On our own indeed. We, the children, were now mere afterthoughts in the minds of political leaders who had gone insane. Thermonuclear gunslingers were playing brinksmanship with the world, and we had cap guns, stuffed animals, and pull-string talking dolls.Our childhoods were going up in a fireball along with our homes, moms, dads and teachers. What did we kids do to deserve this? What could we do but listen to Bert? However, Bert was as crazy as Khrushchev, Castro or any of the other frightening names coming out of our TV sets and transistor radios. He was lying to us, and we knew it.
We were children, but we were not stupid. We had grown up with drills, Civil Defense and CONELRAD (our purported early warning system). Duck and Cover portrayed kids rolling themselves up against walls, ducking under desks, and cowering beneath their seats in a school bus that was unfortunate enough to be on the road when Armageddon began. A family having an outing ducks and covers using a newspaper and the picnic blanket.
Sure. We knew that the bomb would turn Boston into a radioactive crater, and that no kid could run fast or far enough to get away in time. If Kennedy and Khrushchev pushed it far enough, we were going to die before Wagon Train came on the next week. We werent going to make it to rock and roll, Chevys, or our first kisses. Put your crew-cut head between your chubby legs and kiss your little butt goodbye they have angels up there just for us younguns, and they are rehearsing their lines right now.
My mouth was dry a lot of the time after I saw Duck and Cover. My hands shook, and I felt like I wanted to cry. When my concerned father asked me what was wrong, he was unprepared for the panicked rush of words that I finally released. He told me not to worry, but what else was there to say? The next day the Soviets caved, and the fingers under the ignition switches relaxed. I didnt. For the rest of my childhood I, and many of my friends, lived under the reality that the bomb was no longer an abstract threat.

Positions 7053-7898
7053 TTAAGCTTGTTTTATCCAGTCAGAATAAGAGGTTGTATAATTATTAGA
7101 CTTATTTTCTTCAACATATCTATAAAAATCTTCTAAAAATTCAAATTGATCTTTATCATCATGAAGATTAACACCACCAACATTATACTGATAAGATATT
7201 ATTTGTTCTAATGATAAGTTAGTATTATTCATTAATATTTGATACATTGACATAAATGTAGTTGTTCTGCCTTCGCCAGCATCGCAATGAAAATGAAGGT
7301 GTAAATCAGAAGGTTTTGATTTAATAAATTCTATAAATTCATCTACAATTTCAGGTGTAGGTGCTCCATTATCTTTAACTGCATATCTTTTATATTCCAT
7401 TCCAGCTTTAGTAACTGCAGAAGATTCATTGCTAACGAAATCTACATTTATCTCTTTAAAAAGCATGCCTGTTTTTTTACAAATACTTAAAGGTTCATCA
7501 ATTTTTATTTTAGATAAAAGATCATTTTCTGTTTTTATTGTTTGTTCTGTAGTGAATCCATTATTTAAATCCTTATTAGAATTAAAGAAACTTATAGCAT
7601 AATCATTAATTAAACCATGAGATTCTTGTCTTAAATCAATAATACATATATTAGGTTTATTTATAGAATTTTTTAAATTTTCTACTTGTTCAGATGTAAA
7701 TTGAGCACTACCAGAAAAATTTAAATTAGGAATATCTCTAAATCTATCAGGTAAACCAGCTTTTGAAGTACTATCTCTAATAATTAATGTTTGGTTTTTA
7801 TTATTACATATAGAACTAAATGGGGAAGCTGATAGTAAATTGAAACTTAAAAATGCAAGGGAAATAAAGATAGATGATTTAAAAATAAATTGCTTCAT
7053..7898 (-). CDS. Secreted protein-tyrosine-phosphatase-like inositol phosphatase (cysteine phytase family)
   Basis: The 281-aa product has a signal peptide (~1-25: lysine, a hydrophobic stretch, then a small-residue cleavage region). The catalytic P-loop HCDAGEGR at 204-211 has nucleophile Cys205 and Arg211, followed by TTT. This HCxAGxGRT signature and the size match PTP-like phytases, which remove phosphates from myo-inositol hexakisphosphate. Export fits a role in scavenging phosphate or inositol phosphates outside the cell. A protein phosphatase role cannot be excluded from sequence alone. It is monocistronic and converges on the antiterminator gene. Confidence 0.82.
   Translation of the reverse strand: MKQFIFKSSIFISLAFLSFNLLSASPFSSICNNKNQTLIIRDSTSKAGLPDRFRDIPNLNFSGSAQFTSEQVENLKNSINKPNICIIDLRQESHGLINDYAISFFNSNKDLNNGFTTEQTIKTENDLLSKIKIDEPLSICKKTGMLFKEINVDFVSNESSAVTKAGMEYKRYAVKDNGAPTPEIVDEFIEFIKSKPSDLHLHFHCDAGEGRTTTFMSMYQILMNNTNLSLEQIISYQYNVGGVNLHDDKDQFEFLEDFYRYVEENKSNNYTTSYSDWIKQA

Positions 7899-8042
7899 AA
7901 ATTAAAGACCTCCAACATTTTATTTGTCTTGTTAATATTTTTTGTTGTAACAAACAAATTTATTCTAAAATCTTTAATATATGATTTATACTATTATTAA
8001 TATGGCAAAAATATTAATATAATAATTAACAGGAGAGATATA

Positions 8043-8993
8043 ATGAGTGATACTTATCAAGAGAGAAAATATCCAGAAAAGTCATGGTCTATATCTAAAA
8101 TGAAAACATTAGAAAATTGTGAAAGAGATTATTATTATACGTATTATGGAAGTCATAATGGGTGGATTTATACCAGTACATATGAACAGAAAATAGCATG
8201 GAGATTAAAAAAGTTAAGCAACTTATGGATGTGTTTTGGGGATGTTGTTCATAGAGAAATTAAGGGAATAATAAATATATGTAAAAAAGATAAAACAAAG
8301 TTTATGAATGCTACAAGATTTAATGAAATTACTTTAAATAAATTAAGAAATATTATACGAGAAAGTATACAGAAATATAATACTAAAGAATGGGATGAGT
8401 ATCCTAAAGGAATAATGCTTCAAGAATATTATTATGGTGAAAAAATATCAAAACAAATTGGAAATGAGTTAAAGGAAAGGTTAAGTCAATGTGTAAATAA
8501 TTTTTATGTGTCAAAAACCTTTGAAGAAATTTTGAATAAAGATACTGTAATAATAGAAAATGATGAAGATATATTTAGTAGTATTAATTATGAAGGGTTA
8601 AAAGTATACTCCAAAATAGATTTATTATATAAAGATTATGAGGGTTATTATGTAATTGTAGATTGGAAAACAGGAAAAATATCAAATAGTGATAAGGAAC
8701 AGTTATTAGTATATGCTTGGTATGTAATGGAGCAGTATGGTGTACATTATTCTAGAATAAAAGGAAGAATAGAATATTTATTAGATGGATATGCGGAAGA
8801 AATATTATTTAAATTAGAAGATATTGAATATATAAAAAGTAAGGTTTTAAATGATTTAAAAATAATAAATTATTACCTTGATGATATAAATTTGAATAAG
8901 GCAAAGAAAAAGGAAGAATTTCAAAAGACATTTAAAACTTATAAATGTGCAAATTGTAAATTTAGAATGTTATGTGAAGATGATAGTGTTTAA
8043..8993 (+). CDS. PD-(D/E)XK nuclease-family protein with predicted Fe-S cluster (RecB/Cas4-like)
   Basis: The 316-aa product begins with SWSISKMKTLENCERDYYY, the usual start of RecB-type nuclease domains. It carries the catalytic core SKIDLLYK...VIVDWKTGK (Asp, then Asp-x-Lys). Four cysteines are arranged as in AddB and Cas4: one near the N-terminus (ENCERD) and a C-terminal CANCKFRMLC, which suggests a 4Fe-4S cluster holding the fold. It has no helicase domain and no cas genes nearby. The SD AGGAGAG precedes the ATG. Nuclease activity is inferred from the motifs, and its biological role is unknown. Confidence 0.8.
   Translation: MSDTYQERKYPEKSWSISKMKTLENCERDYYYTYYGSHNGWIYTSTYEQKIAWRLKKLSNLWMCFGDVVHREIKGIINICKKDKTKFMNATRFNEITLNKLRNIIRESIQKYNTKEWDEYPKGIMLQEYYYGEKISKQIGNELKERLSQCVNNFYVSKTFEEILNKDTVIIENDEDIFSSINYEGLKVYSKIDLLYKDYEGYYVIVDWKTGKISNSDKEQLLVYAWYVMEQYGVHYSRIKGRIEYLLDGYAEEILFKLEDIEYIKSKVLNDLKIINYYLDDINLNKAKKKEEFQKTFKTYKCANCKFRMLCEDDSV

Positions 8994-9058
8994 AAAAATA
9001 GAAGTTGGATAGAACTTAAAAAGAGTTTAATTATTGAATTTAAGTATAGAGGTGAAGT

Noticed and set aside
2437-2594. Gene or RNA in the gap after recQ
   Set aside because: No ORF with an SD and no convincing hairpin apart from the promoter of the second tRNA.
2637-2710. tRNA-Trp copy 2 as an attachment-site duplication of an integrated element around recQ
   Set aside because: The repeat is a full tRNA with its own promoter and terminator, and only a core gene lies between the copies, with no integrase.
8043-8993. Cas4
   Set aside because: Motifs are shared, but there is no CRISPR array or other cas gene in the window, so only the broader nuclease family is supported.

For a long time, there were recurring nightmares. I had seen a TV documentary on atomic bombs and radiation. Some scientist mentioned that fish caught near nuclear test sites proved to be so radioactive that, when placed on x-ray plates, they literally took their own pictures. In my dreams, a ghostly, skeletal turtle slowly swam around in a tank of weird-looking fluid. I would watch it in horror until it swung around to look me directly in the face. My screams woke the household.
Twenty years later, President Reagan and the Soviets tossed bellicose statements back and forth across the seas during the final stages of the Cold War. This time the populace reacted with rage as well as trepidation. Anti-nuke protesters took to the streets; books, TV shows and movies decried nuclear war. Learned authors such as Jonathan Schell jostled with semi-learned celebrities for attention. One representative film, The Atomic Café (1983), featured Bert the Turtle along with considerable footage from Duck and Cover. The makers of this documentary intercut Duck and Cover with films of actual nuclear explosions and the spectacular carnage that resulted.
It was clear that survival was simply not possible. The message we knew even as children was made explicit Civil Defense was kidding no one. Their true agenda may have been the avoidance of panic, and reassurance that life could, and would, go on. Perhaps our government simply wished to inure us to the idea that radioactive slugfests were inevitable.
In the end, we are no safer now than we were when Bert was just a sketch on a storyboard. Ultimate destruction is still possible. The difference is the bombs are bigger, the club has more members and some of the latest aspirants are dedicated fanatics. Unless we dedicate ourselves to changing it, such is the world we must now accept. Still, I have to ask why did it have to be a toon, a perversion of all that is innocent and fun about being a kid, who first riveted those dire facts into my head? I dont care if you are in the National Film Registry, Bert. You lied to me with a smile, and I hate you to this day. If you must duck and cover, do so out of shame; a hundred megatons is too good for you.
Martin Dr. Toon Goodman is a longtime student and fan of animation. He lives in Anderson, Indiana.